We now follow Athanasiadis (1999) to give an interpretation of in set theoretical terminology.
Definition 2.1.
For a finite set , we define
For distinct finite sets , we define
We also define .
Remark 2.2.
By definition, it follows that
(1) 
In particular for ,
(2) 
Remark 2.3.
For , . This implies the following fact. Let . Then
Definition 2.4.
For and , we define to be the set of satisfying the following two conditions:

for all with .

for all .
Moreover we define the partial ordering on by
(3) 
Let be a collection of generic points in in the sense of Section 1. For , , define to be the affine hull . Since , there exists a subset such that and . Hence
This mapping induces a map from to , or equivalently, corresponds to . By this correspondence, is isomorphic to as lattices (Athanasiadis (1999), Falk (1994)).
Remark 2.5.
Let be a nonnegative integer. We call a weaklydecreasing sequence of nonnegative integers such that a partition of . We write to say that is a partition of . We also regard a partition as a multiset of positive integers. For example, , and is the set consisting of the unique partition of zero, which is denoted by .
Definition 2.6.
Let . Without loss of generality assume . We call
the type of .
Example 2.7.
For any , and .
Definition 2.8.
For , we define to be the poset ideal generated by , i.e., .
Finally we define the Möbius function of the poset , which will be studied in Section 4. Define by
We write . The characteristic polynomial of the poset (cf. Section 3.10 of Stanley (1997)) is defined by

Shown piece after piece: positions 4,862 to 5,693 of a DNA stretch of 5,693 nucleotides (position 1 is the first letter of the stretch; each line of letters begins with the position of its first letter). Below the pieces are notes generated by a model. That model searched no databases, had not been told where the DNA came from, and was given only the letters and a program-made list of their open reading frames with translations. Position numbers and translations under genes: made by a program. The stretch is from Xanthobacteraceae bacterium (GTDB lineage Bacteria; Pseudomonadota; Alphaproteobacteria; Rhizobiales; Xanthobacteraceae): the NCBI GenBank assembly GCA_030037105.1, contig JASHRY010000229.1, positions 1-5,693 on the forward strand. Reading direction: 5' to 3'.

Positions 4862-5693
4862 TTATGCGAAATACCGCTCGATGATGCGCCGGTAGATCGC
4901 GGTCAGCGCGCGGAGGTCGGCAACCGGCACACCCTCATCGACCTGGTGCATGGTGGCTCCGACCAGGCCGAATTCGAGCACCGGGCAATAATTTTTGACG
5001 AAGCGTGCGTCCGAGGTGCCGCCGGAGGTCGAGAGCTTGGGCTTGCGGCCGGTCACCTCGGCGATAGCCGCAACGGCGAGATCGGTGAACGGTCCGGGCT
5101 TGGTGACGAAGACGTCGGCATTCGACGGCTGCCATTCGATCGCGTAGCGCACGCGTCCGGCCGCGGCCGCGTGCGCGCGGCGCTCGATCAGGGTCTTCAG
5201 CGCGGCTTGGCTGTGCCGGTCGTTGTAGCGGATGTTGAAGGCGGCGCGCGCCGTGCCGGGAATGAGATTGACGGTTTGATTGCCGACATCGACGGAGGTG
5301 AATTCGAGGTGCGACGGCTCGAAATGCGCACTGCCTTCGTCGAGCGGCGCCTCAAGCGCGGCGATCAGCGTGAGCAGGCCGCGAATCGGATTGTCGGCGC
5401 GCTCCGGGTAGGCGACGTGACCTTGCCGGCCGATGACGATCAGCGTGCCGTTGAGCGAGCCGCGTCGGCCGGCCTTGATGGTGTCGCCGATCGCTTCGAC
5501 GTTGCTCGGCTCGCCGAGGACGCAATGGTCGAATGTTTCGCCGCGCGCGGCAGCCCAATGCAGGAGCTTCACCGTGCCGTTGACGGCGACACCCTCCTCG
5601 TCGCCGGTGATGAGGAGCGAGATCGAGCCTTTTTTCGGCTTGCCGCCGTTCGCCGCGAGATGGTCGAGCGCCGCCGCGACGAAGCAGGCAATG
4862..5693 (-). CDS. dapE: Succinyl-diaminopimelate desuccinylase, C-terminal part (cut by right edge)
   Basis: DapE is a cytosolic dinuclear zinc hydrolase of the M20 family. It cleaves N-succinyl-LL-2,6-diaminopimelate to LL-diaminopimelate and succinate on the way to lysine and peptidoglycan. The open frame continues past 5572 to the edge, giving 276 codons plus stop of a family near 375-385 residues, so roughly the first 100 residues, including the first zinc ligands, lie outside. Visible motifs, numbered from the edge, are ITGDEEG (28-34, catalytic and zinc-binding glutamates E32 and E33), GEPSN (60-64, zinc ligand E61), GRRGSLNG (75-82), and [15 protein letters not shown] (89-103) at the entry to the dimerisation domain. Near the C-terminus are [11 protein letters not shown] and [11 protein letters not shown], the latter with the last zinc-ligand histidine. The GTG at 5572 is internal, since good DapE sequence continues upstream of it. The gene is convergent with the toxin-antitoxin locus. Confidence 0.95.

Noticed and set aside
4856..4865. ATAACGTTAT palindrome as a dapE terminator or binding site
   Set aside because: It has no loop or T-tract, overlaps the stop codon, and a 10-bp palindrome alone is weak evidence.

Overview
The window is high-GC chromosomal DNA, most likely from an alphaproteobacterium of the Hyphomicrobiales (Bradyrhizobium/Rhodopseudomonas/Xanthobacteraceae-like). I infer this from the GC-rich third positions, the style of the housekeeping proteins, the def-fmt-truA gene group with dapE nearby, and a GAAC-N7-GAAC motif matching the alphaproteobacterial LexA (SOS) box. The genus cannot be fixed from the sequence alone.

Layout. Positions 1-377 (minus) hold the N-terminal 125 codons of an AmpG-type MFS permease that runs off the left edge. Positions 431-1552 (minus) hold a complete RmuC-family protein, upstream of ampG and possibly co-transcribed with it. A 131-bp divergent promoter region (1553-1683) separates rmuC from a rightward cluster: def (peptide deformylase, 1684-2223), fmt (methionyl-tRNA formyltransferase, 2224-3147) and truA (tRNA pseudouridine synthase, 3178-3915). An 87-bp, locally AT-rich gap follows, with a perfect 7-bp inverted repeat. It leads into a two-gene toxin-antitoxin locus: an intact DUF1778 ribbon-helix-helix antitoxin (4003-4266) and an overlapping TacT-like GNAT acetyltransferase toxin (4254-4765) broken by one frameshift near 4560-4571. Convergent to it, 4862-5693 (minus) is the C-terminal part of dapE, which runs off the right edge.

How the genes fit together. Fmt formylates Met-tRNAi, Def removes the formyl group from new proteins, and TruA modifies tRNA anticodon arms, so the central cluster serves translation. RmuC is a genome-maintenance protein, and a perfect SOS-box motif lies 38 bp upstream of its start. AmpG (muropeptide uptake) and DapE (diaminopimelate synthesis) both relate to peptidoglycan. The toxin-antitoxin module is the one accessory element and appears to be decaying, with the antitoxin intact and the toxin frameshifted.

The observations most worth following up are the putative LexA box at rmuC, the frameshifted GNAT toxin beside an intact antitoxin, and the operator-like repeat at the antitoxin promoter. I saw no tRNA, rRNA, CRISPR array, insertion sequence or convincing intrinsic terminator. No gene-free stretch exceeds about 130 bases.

(4) 
Note that the usual characteristic polynomial of the noncentral arrangement is given as
Conversely from we can evaluate since . Equivalently
(5) 
2.1. Illustration of the posets up to dimension three
We illustrate the above definitions with . For we already saw . In particular .
Let . In , in addition to the minimum and the maximum , there are rank one elements , , with . Hence . The value is relevant for .
The case is already discussed in Section 7 of Manin and Schechtman (1989) and Section 5.6 of Orlik and Terao (1992). However we present it here from our viewpoint. As shown in Figure 1, each line (rank one element) is labeled by a pair of points, such as , which is a line connecting points and . There are two types of points (rank two elements). The first type is an element of type . Each element of type corresponds to an original point in . The second type is an element of type . Each element of type corresponds the intersection of two lines, depicted by a white circle in Figure 1. The Möbius function is evaluated as and .
Remark 2.9.